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U.S. Energy Secretary pushes to 'make nuclear cool again' at FitzPatrick Nuclear Plant

Tom Magnarelli
U.S. Energy Secretary Rick Perry with Rep. John Katko in Oswego County.

U.S. Energy Secretary Rick Perry and Rep. John Katko (R-Camillus) toured the FitzPatrick Nuclear Power Plant in Oswego County Wednesday as part of his push to “make nuclear cool again.”

It has been two years since the New York State Public Service Commission approved $8 billion in subsidies to keep the state’s nuclear plants open.

Perry said keeping nuclear power plants going is a matter of national security.

“America can’t afford to have the grid disrupted," Perry said. "The only two sources of energy that can guarantee you non-disruption are nuclear power, because of their 18 months or so of fuel that they can keep on the site, and coal. Every other source is interruptible. Having these nuclear plants go offline, having these coal plants go offline for political purposes may be some short-term political gain, but it has the potential to be, long-term, not in the best interest of this country.”

Perry met with workers at FitzPatrick and said he heard about the economic impact nuclear plants have on the area. More than 600 jobs at FitzPatrick were saved after the nuclear subsidies were announced. Perry gave rare praise to Gov. Andrew Cuomo for including the subsidies in the Clean Energy Standard, which has the goal of taking the state to 50 percent renewable energy by 2030.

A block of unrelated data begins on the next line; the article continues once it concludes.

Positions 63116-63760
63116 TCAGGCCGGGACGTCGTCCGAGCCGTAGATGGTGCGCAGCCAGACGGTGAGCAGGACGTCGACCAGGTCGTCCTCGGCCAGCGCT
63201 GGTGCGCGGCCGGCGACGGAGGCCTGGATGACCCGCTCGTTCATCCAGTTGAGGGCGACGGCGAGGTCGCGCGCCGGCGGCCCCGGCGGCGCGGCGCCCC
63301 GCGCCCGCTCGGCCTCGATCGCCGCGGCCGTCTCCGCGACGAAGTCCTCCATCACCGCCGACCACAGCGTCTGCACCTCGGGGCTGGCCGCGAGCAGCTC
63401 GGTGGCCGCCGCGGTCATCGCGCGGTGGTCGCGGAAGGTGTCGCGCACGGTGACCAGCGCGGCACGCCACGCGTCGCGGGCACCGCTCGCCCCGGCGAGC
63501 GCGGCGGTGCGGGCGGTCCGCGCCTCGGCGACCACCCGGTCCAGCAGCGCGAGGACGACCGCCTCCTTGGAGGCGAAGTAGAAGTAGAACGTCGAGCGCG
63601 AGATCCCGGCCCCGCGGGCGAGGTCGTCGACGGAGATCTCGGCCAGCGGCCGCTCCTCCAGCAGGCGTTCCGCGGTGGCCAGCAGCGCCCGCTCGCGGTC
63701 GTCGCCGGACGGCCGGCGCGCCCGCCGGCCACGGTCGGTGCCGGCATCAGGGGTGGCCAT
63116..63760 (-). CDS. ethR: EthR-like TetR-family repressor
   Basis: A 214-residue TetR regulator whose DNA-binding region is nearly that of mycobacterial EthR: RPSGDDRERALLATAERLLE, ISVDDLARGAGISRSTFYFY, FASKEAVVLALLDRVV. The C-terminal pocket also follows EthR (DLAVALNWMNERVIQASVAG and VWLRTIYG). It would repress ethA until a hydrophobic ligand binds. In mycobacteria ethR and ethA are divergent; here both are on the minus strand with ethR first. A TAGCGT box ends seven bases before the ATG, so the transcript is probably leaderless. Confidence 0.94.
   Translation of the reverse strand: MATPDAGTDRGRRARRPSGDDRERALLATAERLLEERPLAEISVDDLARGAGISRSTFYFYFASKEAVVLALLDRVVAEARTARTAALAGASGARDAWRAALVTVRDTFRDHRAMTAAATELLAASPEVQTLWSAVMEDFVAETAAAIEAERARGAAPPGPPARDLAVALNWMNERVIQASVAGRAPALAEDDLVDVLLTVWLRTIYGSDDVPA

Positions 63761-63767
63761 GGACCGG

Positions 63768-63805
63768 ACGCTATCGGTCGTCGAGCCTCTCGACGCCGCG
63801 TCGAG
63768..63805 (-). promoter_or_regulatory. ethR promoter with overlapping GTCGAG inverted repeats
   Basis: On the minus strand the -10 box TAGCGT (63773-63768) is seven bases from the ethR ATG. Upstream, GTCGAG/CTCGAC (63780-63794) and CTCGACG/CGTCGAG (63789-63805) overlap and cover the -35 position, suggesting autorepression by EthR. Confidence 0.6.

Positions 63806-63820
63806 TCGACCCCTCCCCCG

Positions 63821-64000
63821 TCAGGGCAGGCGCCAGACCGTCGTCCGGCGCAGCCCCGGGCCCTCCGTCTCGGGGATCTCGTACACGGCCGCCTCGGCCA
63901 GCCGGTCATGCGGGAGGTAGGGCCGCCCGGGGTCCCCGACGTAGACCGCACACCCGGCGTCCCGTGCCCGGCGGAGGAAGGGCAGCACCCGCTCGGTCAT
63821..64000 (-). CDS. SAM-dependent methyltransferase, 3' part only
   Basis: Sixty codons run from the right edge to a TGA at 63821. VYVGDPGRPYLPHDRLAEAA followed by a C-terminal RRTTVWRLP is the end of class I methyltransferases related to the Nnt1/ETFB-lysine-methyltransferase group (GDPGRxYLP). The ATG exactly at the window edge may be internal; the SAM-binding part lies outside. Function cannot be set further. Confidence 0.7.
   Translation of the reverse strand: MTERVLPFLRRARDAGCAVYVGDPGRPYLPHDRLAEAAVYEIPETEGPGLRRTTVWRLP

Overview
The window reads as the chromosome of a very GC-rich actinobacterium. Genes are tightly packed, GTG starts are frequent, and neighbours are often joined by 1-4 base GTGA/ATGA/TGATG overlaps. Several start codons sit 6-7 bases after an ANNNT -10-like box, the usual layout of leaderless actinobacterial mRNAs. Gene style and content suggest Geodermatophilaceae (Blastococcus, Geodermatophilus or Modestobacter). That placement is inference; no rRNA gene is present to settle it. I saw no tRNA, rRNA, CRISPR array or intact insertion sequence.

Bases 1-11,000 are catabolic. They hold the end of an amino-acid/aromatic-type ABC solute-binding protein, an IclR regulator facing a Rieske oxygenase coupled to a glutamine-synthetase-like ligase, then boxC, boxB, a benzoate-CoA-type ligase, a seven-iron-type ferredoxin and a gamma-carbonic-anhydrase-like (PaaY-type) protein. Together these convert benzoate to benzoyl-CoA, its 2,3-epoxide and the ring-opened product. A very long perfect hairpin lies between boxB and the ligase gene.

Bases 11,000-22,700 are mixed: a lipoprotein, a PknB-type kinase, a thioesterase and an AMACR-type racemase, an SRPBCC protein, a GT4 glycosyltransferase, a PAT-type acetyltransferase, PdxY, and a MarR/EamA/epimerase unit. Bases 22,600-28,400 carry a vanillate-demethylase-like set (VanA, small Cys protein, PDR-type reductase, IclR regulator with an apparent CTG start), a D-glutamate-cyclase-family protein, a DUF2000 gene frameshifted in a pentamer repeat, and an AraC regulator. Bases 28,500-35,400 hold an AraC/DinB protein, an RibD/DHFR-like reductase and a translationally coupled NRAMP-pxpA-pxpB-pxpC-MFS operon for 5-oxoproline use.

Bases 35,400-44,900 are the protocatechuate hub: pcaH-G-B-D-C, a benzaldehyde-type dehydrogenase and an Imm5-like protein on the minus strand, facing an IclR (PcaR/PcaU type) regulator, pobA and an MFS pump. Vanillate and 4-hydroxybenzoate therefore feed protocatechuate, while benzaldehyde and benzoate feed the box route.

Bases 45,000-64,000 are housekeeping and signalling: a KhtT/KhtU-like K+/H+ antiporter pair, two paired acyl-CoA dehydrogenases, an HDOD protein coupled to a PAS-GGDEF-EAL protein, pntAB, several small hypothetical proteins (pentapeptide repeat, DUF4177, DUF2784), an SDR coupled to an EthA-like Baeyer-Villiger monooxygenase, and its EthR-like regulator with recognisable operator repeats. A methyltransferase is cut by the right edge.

“You cannot have a legitimate conversation about this globe and its environment without being a supporter of nuclear power,” Perry said.

But environmental groups say nuclear power is not clean or renewable and they are calling on Cuomo to reverse his policy on the subsidies. They say the bailouts of failing nuclear plants are sucking up money that could be put towards growing renewable energy like wind and solar. 

Tom Magnarelli is a reporter covering the central New York and Syracuse area. He joined WRVO as a freelance reporter in 2012 while a student at Syracuse University and was hired full time in 2015. He has reported extensively on politics, education, arts and culture and other issues around central New York.